Financing growth is a key responsibility of a publisher. When your book takes off, you'll be able to find financial support. One important factor to help find financing will be your margins on your book. Your book sells for $8.95. What is the cost to print? Traditional thinking dictates it must be cost around $1-$1.10; leaving a gross margin of between $7.85-$7.95. With margins in this range, you'll be able to save a portion of early book sales to finance future book sales.
Knowing your margins will also be helpful when approaching banks (or other financing sources) for future funding. Lenders will want to know this information.
Historically, banks have not been keen to lend to publishers to finance large book orders, however. A more realistic source of funds has been your book distributor. The distributor has a vested interest in your book's success. if there is a large demand for your book and no inventory to fill the demand, both you and the distributor lose. It's in your distributor's best interest to finance your book's production.
Margins, yes that seems to be a critical concept here.
On larger runs 5k plus where I hope to be by the third printing I am in that range. On the first two printings I am stuck with smaller quantity pricing for 2500 and 1000 quantity runs which is how I envision my growth curve. I hate to bump the price up on the first two runs and figure I will just have to eat it as part of the growth curve. I was just thinking, I might approach my printer and see if I can get prices down a bit on small volume early runs, or shop around a bit.
My biggest challenge?
Well, while I'm writing, it is "is this good enough? Will others read it and like it?"
Then when the book is finally printed (POD) and in my hands, the even bigger challenge is getting people to buy it. I must admit I give away more copies than I sell. And those to good friends and supportive relatives, and by that I mean, not all are when it comes to buying my books!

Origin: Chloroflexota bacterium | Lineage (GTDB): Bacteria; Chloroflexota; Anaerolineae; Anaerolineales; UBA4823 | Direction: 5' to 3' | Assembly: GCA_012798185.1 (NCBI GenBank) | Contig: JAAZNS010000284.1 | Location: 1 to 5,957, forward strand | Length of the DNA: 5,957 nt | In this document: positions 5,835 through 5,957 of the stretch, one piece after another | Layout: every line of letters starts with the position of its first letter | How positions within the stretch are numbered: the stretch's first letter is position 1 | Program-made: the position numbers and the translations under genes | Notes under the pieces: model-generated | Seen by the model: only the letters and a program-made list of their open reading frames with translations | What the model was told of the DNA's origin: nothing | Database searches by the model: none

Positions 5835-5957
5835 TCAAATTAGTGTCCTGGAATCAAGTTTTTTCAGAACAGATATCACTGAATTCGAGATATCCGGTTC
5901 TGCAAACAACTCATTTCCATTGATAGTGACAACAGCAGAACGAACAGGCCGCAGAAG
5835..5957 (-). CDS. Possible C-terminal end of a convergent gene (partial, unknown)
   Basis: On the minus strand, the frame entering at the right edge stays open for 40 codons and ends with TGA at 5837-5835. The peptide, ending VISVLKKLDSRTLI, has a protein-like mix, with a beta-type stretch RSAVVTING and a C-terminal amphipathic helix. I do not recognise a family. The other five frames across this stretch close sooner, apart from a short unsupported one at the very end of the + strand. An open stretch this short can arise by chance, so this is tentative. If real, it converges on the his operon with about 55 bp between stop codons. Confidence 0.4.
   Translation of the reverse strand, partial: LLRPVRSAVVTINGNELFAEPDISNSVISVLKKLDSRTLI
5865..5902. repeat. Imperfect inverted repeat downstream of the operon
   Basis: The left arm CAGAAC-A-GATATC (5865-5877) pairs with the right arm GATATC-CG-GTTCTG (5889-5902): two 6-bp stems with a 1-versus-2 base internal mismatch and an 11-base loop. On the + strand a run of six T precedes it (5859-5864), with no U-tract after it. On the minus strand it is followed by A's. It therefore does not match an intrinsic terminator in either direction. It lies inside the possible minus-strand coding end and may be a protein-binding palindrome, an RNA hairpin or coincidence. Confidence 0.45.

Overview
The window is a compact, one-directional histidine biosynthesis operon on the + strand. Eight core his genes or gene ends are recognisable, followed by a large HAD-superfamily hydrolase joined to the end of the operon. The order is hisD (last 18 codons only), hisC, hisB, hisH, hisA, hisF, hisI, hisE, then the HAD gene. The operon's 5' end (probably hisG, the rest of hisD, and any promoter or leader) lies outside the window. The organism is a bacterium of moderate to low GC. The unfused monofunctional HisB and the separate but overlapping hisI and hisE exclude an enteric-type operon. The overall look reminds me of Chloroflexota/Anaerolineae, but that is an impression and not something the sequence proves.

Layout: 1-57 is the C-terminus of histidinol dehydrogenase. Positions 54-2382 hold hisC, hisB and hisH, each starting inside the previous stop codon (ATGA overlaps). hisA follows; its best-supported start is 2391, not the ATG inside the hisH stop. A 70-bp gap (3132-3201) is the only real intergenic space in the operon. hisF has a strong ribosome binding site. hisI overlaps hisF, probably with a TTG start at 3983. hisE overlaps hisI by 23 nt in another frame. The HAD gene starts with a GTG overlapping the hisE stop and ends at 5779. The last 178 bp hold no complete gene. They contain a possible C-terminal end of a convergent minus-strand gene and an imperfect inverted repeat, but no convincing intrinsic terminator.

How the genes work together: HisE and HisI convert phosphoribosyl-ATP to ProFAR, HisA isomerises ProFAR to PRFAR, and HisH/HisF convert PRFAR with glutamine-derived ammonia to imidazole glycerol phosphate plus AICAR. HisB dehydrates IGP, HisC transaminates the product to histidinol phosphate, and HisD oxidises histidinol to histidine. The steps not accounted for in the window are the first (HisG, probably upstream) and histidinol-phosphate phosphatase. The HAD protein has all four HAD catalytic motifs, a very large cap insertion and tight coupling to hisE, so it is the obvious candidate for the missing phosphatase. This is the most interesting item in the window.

I have a website, and just recently have posted a promo video on Cold Coffee, Facebook and YouTube. Wouldn't it be nice if all of these starting to have some results sales-wise.
Two books so far, Lost in Long Cove and Smoke Screen. Am I allowed to post links? http://www.little-mountain-publishing.ca
Comments and suggestions very welcome
I think an author only owes "free" books to their editors, reviewers, interviewers, bookstore managers, and parents. As for "close friends and siblings," I charged at least my cost and the postage. No one was hurt. You should not sell yourself short. Most authors discount their books at signings or festivals, etc. You judge what you want to make on the book. Say the book cost $20 and you paid $10 for it; plus shipping. Put the price at $16.
Go to gift stores and sell by consignment. There are a lot of ways. I'm not sure what your books are about.
You can't worry if someone is going to like it or not. You wrote because you had a story to tell. Get PayPal on your site, cheap service, and sell your book. Add in the s/h. If you give all books away, you'll come out with nothing. If people, even relatives, don't understand it, than they're not friends.
You are right of course. I keep hoping there will be a 'word of mouth' effect, but it doesn't appear so.
I do have PayPal and several other options. Both books are on Amazon.com and Amazon.ca as well as those other affiliates. I had them 'published' by BookSurge, so they automatically got listed on several book sites.
I have just added a promo video for the latest book.
Have a good handle on pricing, but have to watch that Canadian prices are listed, as we can lose if we list U.S. prices to U.S. clients.
There are 17 things you can do to market your book on Amazon. I'd recommend using every one of the seventeen marketing tools that you are comfortable using. Brent Sampson has a good book on the subject, SELL YOUR BOOK ON AMAZON.
Also, consider having BookSurge publish your book in Kindle format. The cost may be minimal. It gives you another product to sell. Amazon is putting a lot of muscle behind selling Kindle and Kindle books. Take advantage of their momentum. It may help sell more of your books.